Then we took a walk in the barren industrial neighborhood down by the East River, chatted with a few homeless people who appeared to be living there, and then on to the Brooklyn Brewery Saturday Open House. What a fun and laid back way to spend a hot Saturday afternoon, hanging out in a local brewery sipping $4 draft beers fresh from the brewery. It was very difficult to stop at just one, but we did. We had more stops to make, one of which involved more beer, and I had to drive home, eventually. http://www.brooklynbrewery.com/
So we hopped in the car for a very short drive to Williamsburg, and one of the most interesting food stops I have ever made in all my food-shopping life, at Tedone Latticini, 597 Metropolitan Avenue.
Every Saturday for the past 65 years (yes, 65), 93 year old (yes, 93!) Georgianna Tedone has made fresh mozzarella and cooked up a Roast Beef to sell at her ancient storefront shop. Locally she's known as the Mozzarella Lady. These days she's helped out by her son. Since we got there shortly before closing, we were lucky to get the last of the hot Roast Beef as well as a couple of her mozzarellas. We had a nice chat with her and her son, two lovely gracious warm people. We couldn't wait to run across the street to the almost-equally old-school Napoli Bakery for some fresh Italian bread and made ourselves a couple of hot Roast Beef and Mozzarella heros to eat at a bench in a nearby park. Wow!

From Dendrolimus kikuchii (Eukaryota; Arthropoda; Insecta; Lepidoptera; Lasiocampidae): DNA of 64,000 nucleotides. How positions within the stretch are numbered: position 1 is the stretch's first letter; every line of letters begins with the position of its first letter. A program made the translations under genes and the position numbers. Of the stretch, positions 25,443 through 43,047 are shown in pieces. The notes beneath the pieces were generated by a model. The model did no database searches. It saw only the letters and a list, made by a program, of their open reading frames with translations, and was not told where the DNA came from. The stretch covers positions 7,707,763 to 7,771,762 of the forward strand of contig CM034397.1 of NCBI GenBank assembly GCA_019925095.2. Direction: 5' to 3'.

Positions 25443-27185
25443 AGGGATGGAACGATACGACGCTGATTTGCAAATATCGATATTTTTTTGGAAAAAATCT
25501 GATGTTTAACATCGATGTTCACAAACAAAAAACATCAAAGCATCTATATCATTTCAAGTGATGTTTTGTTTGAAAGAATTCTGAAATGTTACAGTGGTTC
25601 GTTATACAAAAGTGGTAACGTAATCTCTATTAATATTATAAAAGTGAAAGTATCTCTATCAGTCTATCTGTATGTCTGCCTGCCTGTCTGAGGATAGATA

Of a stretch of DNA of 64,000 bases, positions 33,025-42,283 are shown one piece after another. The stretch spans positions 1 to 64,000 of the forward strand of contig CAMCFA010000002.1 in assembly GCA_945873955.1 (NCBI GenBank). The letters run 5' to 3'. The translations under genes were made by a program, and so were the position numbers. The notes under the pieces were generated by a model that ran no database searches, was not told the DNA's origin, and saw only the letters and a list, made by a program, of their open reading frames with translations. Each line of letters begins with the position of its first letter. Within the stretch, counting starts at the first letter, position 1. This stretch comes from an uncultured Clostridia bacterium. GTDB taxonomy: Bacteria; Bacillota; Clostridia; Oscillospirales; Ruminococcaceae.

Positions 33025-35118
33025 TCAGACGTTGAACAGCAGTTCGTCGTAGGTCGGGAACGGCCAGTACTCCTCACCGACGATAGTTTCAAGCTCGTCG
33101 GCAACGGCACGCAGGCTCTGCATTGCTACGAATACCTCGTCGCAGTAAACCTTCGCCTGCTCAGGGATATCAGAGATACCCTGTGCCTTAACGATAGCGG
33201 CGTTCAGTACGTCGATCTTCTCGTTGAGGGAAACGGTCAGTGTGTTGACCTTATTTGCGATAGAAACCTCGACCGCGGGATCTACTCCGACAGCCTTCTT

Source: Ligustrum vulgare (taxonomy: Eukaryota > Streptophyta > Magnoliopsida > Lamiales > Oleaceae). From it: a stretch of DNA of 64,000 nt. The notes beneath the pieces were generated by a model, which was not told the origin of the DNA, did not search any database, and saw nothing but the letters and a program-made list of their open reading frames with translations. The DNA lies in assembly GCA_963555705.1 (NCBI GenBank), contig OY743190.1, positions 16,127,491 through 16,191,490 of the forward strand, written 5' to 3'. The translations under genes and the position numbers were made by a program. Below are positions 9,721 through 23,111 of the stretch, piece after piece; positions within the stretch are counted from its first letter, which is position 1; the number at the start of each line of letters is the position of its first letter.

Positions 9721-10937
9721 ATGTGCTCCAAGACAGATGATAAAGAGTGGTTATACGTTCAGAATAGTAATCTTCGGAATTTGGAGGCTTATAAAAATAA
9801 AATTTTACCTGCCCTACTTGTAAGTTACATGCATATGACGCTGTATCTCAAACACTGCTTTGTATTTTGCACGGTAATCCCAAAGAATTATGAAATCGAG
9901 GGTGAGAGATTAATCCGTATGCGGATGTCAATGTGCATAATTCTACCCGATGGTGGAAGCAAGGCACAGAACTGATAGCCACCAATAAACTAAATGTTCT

At Napoli bakery we also each picked up a lard bread for the ridiculously low price of $3.50 for a huge ring. Lard bread is an old Italian tradition in Brooklyn, consisting of bread (made with lard of course) and stuffed with proscuitto. The best lard breads weigh much more than they look like they should weigh, and these weighed a ton! Loaded with meat, greasy as all hell, and delicious. After sampling that on top of the Roast Beef heros, we were now officially full.
We skipped Fortunato Bros. Pastry shop, just down the block, but instead opted for one last beer at a funky old beer bar at 359 Metropolitan Ave called Spuyten Duyvil. Again, a great selection of drafts, and again, very tough to leave after one, but we did. http://www.spuytenduyvilnyc.com/reviews.htm
A fine day all around.
PS: For anyone food-hopping around Brooklyn, I highly recommend a book called "Food Lover's Guide to Brooklyn" by Sherri Eisenberg.
post edited by ken8038 - 2010/07/17 21:59:17